Wednesday, May 26, 2010

'Irresponsible' and 'misguided' are an apt descriptions

In an April 23 speech, President Obama described Arizona's new immigration law as both "irresponsible" and "misguided."
...our failure to act responsibly at the federal level will only open the door to irresponsibility by others. And that includes, for example, the recent efforts in Arizona, which threatened to undermine basic notions of fairness that we cherish as Americans, as well as the trust between police and their communities that is so crucial to keeping us safe.

In fact, I’ve instructed members of my administration to closely monitor the situation and examine the civil rights and other implications of this legislation. But if we continue to fail to act at a federal level, we will continue to see misguided efforts opening up around the country
Remarks yesterday by city law enforcement officials describe how the new law is counter-productive, leading to more crime and less safety.
Arizona's new crackdown on illegal immigration will increase crime in U.S. cities, not reduce it, by driving a wedge between police and immigrant communities, police chiefs from several of the state's and the nation's largest cities said Tuesday.

The new Arizona law will intimidate crime victims and witnesses who are illegal immigrants and divert police from investigating more serious crimes, chiefs from Los Angeles, Houston and Philadelphia said.

..."This is not a law that increases public safety. This is a bill that makes it much harder for us to do our jobs," Los Angeles Police Chief Charlie Beck said. "Crime will go up if this becomes law in Arizona or in any other state."

Friday, May 21, 2010

Rand Paul: Sh*t happens

The new face of the Teapublican Party, Rand Paul, appeared on Good Morning America this morning. In the first part of the interview, Paul deflects questions about his comments and writing on the federal government overreaching with civil rights and other legislation. In particular, Paul wrote
Decisions concerning private property and associations should in a free society be unhindered. As a consequence, some associations will discriminate... A free society will abide unofficial, private discrimination – even when that means allowing hate-filled groups to exclude people based on the color of their skin.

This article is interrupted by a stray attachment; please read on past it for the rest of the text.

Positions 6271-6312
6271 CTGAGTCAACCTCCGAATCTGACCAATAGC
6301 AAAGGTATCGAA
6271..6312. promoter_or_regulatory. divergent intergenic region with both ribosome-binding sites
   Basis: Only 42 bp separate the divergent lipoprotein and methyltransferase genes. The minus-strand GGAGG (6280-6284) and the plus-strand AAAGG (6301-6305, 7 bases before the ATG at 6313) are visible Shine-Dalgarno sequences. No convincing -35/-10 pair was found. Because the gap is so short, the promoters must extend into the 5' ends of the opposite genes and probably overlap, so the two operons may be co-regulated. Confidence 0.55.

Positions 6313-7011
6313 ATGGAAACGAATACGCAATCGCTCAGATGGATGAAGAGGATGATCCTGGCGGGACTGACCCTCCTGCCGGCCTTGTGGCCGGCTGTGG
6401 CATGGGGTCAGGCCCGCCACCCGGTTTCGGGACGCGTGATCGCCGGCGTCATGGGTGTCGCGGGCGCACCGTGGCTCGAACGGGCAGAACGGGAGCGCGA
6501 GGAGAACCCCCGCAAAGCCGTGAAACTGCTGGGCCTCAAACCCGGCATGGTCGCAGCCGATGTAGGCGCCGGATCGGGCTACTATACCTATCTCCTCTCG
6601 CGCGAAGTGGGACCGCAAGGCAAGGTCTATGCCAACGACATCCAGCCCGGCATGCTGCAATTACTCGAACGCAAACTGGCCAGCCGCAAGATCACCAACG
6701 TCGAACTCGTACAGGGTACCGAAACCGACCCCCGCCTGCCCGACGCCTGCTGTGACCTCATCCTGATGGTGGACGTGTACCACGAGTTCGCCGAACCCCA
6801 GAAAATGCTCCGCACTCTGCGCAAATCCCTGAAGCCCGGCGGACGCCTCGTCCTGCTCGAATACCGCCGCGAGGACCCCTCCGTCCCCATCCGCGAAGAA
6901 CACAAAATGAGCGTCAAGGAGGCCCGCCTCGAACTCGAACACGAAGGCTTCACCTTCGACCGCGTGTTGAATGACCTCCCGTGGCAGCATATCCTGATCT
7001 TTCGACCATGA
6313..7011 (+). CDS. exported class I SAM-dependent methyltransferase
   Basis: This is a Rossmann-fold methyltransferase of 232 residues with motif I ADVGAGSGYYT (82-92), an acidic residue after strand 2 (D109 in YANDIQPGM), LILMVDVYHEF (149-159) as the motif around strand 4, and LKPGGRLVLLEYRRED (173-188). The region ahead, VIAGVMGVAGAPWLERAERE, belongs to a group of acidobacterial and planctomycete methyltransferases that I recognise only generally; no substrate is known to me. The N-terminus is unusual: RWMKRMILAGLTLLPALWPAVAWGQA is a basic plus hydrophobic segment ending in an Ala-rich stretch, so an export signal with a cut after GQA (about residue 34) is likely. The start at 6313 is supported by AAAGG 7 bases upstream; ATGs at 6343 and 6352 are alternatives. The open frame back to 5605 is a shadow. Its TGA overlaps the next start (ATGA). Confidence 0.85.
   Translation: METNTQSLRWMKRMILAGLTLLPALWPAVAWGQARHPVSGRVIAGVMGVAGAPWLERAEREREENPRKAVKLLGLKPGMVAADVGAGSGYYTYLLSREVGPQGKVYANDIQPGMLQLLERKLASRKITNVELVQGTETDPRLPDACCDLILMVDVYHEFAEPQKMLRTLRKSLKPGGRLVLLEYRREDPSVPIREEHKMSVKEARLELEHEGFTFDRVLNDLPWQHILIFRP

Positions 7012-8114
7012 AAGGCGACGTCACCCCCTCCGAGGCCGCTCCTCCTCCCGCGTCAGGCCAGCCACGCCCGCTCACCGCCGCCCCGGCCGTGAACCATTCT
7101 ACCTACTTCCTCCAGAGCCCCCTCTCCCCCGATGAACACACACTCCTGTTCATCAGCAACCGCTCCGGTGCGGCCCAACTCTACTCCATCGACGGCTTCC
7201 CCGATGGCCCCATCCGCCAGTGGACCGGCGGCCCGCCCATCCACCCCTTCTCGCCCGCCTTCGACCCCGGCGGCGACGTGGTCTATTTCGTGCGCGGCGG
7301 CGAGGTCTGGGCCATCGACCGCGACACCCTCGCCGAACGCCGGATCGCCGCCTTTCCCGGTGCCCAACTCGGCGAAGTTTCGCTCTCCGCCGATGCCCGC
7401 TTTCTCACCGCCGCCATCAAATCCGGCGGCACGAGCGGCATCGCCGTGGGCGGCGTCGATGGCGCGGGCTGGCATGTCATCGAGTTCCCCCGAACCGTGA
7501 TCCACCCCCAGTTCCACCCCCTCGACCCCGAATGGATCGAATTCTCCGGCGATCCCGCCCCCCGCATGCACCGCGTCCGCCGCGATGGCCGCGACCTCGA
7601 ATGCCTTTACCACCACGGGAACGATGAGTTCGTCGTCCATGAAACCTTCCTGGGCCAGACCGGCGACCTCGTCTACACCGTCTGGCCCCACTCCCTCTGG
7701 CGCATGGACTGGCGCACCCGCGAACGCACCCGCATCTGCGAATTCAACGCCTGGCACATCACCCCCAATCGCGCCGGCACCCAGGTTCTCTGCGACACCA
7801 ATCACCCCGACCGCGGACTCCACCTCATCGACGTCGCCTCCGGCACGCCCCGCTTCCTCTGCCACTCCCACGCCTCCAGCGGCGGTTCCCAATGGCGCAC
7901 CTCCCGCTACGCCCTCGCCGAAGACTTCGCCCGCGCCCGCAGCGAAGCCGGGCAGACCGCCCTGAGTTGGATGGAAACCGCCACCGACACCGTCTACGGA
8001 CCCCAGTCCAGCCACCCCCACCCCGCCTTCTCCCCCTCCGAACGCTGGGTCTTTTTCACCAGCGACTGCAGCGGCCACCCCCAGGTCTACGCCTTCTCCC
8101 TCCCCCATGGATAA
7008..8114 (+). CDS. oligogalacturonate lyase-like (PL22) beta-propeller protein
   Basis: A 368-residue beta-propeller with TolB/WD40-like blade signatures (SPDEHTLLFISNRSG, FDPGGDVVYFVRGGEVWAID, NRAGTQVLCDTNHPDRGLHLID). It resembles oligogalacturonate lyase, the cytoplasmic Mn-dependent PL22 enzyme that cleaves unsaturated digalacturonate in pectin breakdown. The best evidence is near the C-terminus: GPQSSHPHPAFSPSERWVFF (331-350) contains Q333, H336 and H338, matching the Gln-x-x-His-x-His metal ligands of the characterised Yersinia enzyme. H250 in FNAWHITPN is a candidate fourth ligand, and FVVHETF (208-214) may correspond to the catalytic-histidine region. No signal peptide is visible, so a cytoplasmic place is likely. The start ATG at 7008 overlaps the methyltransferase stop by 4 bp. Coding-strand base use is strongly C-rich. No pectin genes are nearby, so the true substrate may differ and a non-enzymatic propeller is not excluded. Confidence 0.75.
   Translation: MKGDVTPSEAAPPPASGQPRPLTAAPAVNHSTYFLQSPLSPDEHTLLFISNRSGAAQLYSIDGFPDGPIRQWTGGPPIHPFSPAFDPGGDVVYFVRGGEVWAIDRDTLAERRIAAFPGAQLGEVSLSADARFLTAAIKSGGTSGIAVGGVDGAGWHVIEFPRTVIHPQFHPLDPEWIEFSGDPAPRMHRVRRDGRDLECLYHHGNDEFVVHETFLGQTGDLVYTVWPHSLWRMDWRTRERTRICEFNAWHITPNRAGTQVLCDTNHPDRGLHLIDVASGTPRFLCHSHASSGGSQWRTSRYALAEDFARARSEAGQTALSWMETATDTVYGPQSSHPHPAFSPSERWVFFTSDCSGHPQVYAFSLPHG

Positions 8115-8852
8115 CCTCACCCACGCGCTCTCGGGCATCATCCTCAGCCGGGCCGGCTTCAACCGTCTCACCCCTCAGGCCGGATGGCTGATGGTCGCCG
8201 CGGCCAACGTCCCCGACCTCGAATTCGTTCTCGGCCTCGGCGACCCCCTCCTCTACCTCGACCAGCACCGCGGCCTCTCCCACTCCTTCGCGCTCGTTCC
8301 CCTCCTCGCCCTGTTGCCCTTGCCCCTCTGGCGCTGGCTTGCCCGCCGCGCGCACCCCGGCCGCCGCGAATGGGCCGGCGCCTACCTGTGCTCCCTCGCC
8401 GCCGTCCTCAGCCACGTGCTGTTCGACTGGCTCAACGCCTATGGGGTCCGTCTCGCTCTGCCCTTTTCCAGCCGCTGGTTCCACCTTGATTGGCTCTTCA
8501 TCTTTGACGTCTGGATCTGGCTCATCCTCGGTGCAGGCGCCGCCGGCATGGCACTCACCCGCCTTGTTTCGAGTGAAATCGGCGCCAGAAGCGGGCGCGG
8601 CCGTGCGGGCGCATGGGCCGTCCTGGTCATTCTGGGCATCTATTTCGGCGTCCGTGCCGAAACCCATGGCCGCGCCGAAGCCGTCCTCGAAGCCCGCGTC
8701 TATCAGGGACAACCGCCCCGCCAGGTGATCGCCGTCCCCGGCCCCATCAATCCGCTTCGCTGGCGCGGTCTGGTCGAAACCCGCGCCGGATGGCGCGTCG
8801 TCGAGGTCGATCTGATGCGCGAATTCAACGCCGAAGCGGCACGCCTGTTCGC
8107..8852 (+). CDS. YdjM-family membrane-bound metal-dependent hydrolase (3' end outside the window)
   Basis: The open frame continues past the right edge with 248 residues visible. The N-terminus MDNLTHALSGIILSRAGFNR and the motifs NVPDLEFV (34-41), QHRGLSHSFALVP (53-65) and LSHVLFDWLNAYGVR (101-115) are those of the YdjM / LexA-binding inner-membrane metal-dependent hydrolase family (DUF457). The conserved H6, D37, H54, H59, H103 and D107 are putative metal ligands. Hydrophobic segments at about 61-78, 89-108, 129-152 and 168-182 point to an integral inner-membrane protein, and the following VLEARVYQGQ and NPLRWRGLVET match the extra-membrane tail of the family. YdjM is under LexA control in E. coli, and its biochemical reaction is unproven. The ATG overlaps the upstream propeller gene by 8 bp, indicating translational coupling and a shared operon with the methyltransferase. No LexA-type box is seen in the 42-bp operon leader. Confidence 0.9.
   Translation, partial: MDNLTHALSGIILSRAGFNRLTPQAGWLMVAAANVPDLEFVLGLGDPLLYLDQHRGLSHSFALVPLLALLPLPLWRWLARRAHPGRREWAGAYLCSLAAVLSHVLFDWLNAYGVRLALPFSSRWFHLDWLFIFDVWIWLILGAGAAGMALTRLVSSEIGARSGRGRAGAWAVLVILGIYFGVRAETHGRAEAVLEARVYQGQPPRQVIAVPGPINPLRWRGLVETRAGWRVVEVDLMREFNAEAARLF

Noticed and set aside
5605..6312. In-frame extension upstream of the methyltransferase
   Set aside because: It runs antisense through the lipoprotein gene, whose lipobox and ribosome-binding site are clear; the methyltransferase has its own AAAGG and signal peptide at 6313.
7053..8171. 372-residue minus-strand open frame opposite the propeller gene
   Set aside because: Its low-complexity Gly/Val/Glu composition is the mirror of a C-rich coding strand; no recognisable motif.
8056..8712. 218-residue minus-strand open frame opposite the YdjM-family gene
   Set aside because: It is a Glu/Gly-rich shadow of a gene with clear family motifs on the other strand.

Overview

Paul then went on to criticize President Obama for being too harsh on poor, misunderstood British Petroleum.

Just after the 6-minute mark, Paul says "What I don't like from the President's administration is this sort of ... 'I'll put my boot heel on the throat of BP.' I think that sounds really un-American in his criticism of business."

So, Paul thinks that it is "really un-American" to criticize a foreign company that has caused one of the worst ecological disasters in U.S. history.

He goes on to describe this as part of the "blame game society." He says that we should instead consider "the fact that maybe sometimes accidents happen." He offers a recent mining tragedy as another example of "it's always someone's fault."

Paul's message is simple and clear. It doesn't matter what a business does--discriminates, wrecks the environment, maims or kills its employees. There's no scope for government regulation (not that Paul would overturn or repeal anything, wink wink), and actually no reason for blame. Government needs to get its "boot heel" off the throat of business, and the rest of us need to accept that shit happens.

Employment situation in North Carolina improving

The Department of Labor released its state-level estimates of employment and unemployment, and the report indicates an improving job market in North Carolina.

The estimated unemployment rate, on a seasonally-adjusted basis, dropped in April to 10.8 percent, down from 11.1 percent in March and 11.2 percent in February. At the same time, the estimated number of jobs in the state increased by about 7,500 in April, with the biggest gains coming in professional and business service establishments.

While the improvement is good news, North Carolina's unemployment rate remains substantially above the national average.

Thursday, May 20, 2010

National Research Council recommends action on climate change

The National Research Council yesterday released three reports on the evidence regarding climate change, the need for the United States to reduce its greenhouse emissions, and the need to manage and prepare for the impacts of climate change.

A summary of the first report on the evidence on climate change states
A strong, credible body of scientific evidence shows that climate change is occurring, is caused largely by human activities, and poses significant risks for a broad range of human and natural systems.
The report calls for increased research to improve our understanding of these links and of the efficacy of possible responses.

The second report recommends
a U.S. policy goal stated in terms of a budget for cumulative greenhouse gas emissions over the period 2012‑2050. With only so much to “spend” during this period, the nation should act now to: (1) take advantage of key near-term opportunities to limit greenhouse gas emissions (e.g., through energy efficiency and low carbon energy sources), and to create new and better emission reduction opportunities for the longer term (e.g., invest in research and development); (2) create a national policy framework within which actors at all levels can work toward a common goal; and (3) develop policy mechanisms durable enough to persist for decades but flexible enough to adapt to new information and understanding.
The third report recognizes that the U.S. will need to cope with some aspects of climate change.